WHAT GIRLS LEARN

From the Brooklyn-based Cook, an earnest coming-of-age tale featuring two sisters from Atlanta whose mother dies of breast cancer—standard first-novel fare that never provokes, never offends, and never sparks much interest, either. Twelve-year-old Tilden has always been a quiet observer, lingering on the edge of the more vibrant world inhabited by her prettier younger sister, Elizabeth, and by Frances, their optimistic, homily-spouting, divorced mother. When Frances returns home to Atlanta from a wedding up north, Tilden watches anxiously as a flurry of romantic correspondence with a man she met there turns into yet another move. Happily, though, this journey to Nick Olsen's home on Long Island turns out to be a healthy one: Nick, the owner of a limousine service, is a good guy who helps the girls with their homework, cleans up around the house, and works hard to live up to his new role of substitute dad. The girls' adjustment to this new life would appear relatively painless, in fact, if it weren't for Frances's discovery of a lump in her breast, her subsequent mastectomy, and her lingering death over the course of Tilden's 13th year—an event that leaves the two girls with no one to look after them but bumbling Nick. This bomb dropped into the center of Tilden's life might be expected to cause some interesting shock waves, but in fact the adults who surround Tilden and Elizabeth prove so adept at helping the girls adjust to the pain of losing their beloved mother that there's little doubt they'll land on their feet. Even when Frances's no-account brother, Rand, turns up for a visit and makes a half-hearted sexual pass at Tilden, he so deeply regrets his transgression that there's nothing for the reader to sink her teeth into. In the end, this drama remains, like its sturdy heroine, well- intentioned but bland.

Pub Date: March 1, 1997

ISBN: 0-679-44828-4

Page Count: 304

Publisher: Pantheon

Review Posted Online: May 20, 2010

Kirkus Reviews Issue: Dec. 15, 1996

Did you like this book?

No Comments Yet

An enjoyable, cozy novel that touches on tough topics.

THE AUTHENTICITY PROJECT

A group of strangers who live near each other in London become fast friends after writing their deepest secrets in a shared notebook.

Julian Jessop, a septuagenarian artist, is bone-crushingly lonely when he starts “The Authenticity Project”—as he titles a slim green notebook—and begins its first handwritten entry questioning how well people know each other in his tiny corner of London. After 15 years on his own mourning the loss of his beloved wife, he begins the project with the aim that whoever finds the little volume when he leaves it in a cafe will share their true self with their own entry and then pass the volume on to a stranger. The second person to share their inner selves in the notebook’s pages is Monica, 37, owner of a failing cafe and a former corporate lawyer who desperately wants to have a baby. From there the story unfolds, as the volume travels to Thailand and back to London, seemingly destined to fall only into the hands of people—an alcoholic drug addict, an Australian tourist, a social media influencer/new mother, etc.—who already live clustered together geographically. This is a glossy tale where difficulties and addictions appear and are overcome, where lies are told and then forgiven, where love is sought and found, and where truths, once spoken, can set you free. Secondary characters, including an interracial gay couple, appear with their own nuanced parts in the story. The message is strong, urging readers to get off their smartphones and social media and live in the real, authentic world—no chain stores or brands allowed here—making friends and forming a real-life community and support network. And is that really a bad thing?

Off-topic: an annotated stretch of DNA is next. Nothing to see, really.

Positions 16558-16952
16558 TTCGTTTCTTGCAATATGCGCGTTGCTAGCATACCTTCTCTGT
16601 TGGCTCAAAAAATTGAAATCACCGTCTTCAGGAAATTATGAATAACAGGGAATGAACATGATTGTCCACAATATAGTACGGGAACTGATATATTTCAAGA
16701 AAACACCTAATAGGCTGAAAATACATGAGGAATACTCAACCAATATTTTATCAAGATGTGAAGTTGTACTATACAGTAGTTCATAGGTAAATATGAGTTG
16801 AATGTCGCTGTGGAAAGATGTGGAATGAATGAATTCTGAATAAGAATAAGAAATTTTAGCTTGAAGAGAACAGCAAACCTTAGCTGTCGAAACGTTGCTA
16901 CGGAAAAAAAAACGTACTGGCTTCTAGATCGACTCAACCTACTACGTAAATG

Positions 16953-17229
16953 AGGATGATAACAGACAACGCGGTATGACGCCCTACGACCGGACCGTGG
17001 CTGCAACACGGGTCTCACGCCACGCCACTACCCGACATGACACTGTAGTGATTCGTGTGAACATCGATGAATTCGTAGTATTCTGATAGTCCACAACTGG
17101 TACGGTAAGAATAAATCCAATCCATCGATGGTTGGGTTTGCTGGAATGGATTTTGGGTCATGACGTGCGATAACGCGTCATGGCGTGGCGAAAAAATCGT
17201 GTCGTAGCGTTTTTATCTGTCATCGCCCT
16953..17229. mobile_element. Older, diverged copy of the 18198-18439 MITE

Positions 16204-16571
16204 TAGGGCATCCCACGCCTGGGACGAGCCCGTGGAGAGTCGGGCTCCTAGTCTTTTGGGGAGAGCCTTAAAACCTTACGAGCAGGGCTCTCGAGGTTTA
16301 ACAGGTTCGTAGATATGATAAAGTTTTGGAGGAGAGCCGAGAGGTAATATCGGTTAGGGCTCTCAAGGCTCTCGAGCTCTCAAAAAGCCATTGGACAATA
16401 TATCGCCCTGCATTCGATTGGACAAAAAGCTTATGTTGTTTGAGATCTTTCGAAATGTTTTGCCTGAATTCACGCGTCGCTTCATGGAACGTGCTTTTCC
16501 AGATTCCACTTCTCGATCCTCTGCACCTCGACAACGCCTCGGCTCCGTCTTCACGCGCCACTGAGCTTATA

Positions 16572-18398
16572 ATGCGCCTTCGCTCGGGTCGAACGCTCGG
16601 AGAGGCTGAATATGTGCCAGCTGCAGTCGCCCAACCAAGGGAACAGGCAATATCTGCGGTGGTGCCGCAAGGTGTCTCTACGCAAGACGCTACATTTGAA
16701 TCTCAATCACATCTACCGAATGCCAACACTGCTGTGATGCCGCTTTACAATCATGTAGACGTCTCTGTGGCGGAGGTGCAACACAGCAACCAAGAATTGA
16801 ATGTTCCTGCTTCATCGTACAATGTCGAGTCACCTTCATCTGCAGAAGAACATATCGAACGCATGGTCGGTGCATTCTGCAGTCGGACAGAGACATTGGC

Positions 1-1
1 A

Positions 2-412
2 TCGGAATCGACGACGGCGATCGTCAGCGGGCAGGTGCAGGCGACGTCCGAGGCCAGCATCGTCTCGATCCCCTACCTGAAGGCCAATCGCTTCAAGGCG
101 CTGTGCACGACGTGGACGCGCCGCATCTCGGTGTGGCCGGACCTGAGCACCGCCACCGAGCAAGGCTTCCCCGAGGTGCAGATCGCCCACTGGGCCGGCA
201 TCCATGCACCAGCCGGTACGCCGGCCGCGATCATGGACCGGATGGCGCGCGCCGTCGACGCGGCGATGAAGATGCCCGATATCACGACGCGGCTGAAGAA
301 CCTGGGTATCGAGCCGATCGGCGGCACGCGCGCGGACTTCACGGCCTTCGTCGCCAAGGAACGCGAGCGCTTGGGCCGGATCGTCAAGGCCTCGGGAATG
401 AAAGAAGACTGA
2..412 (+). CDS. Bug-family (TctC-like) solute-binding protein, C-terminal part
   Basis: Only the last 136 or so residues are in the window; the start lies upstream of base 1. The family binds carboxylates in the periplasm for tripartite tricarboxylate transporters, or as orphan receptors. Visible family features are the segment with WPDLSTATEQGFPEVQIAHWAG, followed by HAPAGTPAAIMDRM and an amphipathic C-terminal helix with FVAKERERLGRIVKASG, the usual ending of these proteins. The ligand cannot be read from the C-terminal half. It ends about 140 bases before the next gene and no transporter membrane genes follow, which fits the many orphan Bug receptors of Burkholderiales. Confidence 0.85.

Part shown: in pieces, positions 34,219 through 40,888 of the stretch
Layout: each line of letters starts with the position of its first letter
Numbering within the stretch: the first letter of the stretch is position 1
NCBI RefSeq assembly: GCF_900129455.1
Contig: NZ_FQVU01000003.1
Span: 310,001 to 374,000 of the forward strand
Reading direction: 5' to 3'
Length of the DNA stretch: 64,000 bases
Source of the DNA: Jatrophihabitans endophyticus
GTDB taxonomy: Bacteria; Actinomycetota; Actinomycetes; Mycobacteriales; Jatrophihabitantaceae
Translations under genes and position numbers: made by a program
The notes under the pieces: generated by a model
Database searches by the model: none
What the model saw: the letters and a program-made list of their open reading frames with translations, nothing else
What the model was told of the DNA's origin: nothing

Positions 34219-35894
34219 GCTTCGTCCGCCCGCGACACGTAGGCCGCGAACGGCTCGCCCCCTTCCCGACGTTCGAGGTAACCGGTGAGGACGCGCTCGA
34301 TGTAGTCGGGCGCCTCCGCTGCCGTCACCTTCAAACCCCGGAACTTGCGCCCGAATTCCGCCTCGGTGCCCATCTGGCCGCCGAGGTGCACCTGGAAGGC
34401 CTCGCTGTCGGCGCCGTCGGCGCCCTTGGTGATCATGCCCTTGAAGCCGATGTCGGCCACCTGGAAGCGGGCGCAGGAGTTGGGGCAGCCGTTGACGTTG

An enjoyable, cozy novel that touches on tough topics.

Pub Date: Feb. 4, 2020

ISBN: 978-1-9848-7861-8

Page Count: 368

Publisher: Pamela Dorman/Viking

Review Posted Online: Oct. 27, 2019

Kirkus Reviews Issue: Nov. 15, 2019

Did you like this book?

A strict report, worthy of sympathy.

THE CATCHER IN THE RYE

A violent surfacing of adolescence (which has little in common with Tarkington's earlier, broadly comic, Seventeen) has a compulsive impact.

"Nobody big except me" is the dream world of Holden Caulfield and his first person story is down to the basic, drab English of the pre-collegiate. For Holden is now being bounced from fancy prep, and, after a vicious evening with hall- and roommates, heads for New York to try to keep his latest failure from his parents. He tries to have a wild evening (all he does is pay the check), is terrorized by the hotel elevator man and his on-call whore, has a date with a girl he likes—and hates, sees his 10 year old sister, Phoebe. He also visits a sympathetic English teacher after trying on a drunken session, and when he keeps his date with Phoebe, who turns up with her suitcase to join him on his flight, he heads home to a hospital siege. This is tender and true, and impossible, in its picture of the old hells of young boys, the lonesomeness and tentative attempts to be mature and secure, the awful block between youth and being grown-up, the fright and sickness that humans and their behavior cause the challenging, the dramatization of the big bang. It is a sorry little worm's view of the off-beat of adult pressure, of contemporary strictures and conformity, of sentiment….

A strict report, worthy of sympathy.

Pub Date: June 15, 1951

ISBN: 0316769177

Page Count: -

Publisher: Little, Brown

Review Posted Online: Nov. 2, 2011

Kirkus Reviews Issue: June 15, 1951

Did you like this book?

more